Anatomy of a Stock Trade: Entry Techniques

I received an email from a subscriber asking for my opinion on when to enter a trade.  Do I prefer to wait for pull-backs or buy new highs?  Before I answer, let’s take a look at the different elements of a trade.

I believe that there are 3 elements to each trade – Entry, Exit and Risk Management.  According to Van Tharp in “Trade Your Way to Financial Freedom,” he estimates that 95% or more of the people attempting to design trading systems concentrate on finding a “great” entry signals.  He goes on to say that the entry only plays a small part in making money trading.

Your exit strategy is far more important than your entry, but amazingly most people don’t even think about it.  In a previous article, I  discussed the “sail-boat” mentality.  Most buy a stock with the intent to sell it down the road and then sail off into the sunset hapily ever after.  I never enter a trade without knowing the price that I will fold ’em.

The third element, risk management, I believe is the most important.  It’s plain and simple if you want to make money in the market you have to stay in the game.  You gotta be in it to win it!  It takes a long time to realize that taking small losses are a necessary evil.  Your next trade could be the big winner, but if you were just wiped out by a large loss – what difference does it make?  I will talk more about risk management at a later date.  Now back to entry techniques.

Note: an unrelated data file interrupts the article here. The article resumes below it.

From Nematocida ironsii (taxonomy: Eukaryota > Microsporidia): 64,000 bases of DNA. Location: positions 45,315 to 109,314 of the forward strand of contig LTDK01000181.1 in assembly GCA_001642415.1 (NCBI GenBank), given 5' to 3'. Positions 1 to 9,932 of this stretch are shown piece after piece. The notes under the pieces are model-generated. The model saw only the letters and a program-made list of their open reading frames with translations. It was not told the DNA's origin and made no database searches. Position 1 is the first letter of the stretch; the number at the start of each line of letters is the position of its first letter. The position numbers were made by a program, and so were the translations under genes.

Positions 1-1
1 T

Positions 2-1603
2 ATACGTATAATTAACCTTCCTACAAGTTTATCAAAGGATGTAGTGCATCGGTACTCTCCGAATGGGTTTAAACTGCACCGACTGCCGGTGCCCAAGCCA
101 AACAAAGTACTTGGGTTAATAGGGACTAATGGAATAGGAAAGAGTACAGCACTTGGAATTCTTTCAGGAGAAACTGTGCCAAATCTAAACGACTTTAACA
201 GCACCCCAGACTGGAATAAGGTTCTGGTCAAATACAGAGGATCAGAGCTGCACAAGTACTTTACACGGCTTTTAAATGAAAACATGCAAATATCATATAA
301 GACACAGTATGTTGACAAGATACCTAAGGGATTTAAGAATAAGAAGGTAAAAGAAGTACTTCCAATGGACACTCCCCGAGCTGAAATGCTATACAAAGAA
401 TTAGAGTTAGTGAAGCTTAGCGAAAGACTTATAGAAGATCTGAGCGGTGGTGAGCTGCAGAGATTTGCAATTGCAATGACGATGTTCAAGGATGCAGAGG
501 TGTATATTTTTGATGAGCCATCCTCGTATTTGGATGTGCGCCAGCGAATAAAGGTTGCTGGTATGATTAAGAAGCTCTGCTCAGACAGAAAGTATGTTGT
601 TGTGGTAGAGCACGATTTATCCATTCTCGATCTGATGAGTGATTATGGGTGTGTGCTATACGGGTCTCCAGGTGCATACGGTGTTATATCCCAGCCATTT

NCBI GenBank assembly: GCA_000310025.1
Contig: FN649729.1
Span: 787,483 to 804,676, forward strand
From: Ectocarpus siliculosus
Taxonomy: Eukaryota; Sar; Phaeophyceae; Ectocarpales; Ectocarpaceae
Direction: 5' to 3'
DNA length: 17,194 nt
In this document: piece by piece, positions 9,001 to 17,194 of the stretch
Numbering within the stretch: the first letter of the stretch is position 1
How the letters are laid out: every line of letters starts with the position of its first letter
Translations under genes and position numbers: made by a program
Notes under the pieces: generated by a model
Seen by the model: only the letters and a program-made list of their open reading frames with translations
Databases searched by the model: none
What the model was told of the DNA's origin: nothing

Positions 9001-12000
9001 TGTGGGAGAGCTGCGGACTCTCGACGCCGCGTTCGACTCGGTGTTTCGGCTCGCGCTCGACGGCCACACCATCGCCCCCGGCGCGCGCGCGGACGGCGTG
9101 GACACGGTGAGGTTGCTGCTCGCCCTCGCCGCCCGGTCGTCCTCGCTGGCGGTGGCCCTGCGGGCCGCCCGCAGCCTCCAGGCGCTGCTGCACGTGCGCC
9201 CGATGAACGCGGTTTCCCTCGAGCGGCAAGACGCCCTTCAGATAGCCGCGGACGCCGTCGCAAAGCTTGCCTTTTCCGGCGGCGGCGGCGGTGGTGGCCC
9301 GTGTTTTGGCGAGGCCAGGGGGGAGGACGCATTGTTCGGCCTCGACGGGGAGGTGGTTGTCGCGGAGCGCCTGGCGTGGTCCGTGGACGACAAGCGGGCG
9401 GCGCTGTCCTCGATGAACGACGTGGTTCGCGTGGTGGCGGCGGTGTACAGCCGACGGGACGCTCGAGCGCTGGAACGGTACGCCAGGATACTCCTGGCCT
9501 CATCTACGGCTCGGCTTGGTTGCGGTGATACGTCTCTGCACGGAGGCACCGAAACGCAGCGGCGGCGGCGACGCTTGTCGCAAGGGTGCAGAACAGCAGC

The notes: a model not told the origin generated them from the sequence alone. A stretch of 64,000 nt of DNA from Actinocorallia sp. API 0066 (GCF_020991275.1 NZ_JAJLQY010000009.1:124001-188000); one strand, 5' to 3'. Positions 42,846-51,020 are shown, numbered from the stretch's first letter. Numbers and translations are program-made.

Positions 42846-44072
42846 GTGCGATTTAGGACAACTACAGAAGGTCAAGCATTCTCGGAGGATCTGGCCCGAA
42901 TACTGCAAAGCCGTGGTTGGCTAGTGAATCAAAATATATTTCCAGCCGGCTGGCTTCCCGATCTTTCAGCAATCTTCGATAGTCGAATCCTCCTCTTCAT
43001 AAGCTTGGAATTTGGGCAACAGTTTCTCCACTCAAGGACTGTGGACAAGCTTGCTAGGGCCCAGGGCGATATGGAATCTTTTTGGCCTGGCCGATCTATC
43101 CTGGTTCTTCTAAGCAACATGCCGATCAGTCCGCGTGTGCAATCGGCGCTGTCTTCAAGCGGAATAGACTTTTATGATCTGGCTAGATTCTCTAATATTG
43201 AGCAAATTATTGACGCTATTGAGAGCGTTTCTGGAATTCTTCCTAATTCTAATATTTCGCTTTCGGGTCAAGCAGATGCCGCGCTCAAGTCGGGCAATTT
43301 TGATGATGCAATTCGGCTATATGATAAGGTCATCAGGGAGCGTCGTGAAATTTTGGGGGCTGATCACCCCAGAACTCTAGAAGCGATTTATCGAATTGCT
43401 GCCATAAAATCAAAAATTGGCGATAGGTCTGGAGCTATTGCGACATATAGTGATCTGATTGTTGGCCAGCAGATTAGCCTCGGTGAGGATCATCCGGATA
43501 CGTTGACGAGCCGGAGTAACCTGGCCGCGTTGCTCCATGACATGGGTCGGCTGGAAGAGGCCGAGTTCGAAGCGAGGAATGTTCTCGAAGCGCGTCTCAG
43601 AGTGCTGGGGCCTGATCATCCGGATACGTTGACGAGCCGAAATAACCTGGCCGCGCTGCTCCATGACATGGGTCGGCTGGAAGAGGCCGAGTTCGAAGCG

I use both pull backs and new highs as entry techniques.  Let’s take a look at a couple of trades from my Real Money portfolio.

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Buy 1 is an example of buying a pullback.  I didn’t buy the absolute low.  When the stock was at $36, it looked like it was on its way to $30.  Instead, I bought it when it broke its down trend line.   I want my stocks to have upward momentum.  If they don’t take off right after I bought it – it was probably a mistake.  Note – The down trend line looks a little weird, because the data on the left was cut-off. 

I used a break of its up trend line as my exit.  If I was lucky I could have sold at $46.5.  However, I believe in letting your winners run.  Sometimes you give up a few percent, but profit taking for profit taking sake is not my style.  That trade netted 8.9% in a little over 5 weeks.  That may not sound like much, but imagine doing that every 5 weeks.

I repurchased BHP on March 21.  This time I bought it when it made a new closing high (NCH).  In other words, its close exceeded a previous closing high.  My preference is to purchase stocks at the close of the day.  Once again, my objective is to purchase stocks with upward momentum.

So far so good with this latest purchase.  As of April 13, the trade is up 6.9%.

My final example is a trade I made a couple of days ago (April 12).   This was not in the Real Money portfolio, but in one of my other portfolios.  I admit that this is a fairly risky trade considering PBR’s vertical move over the past month.  On April 12, PBR pulled-back to its trend-line and made a NCH on the same day.  A combination of my two favorite entry techniques. 

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I have a stop at $102 if the trade falls apart.  Let’s see what happens. 

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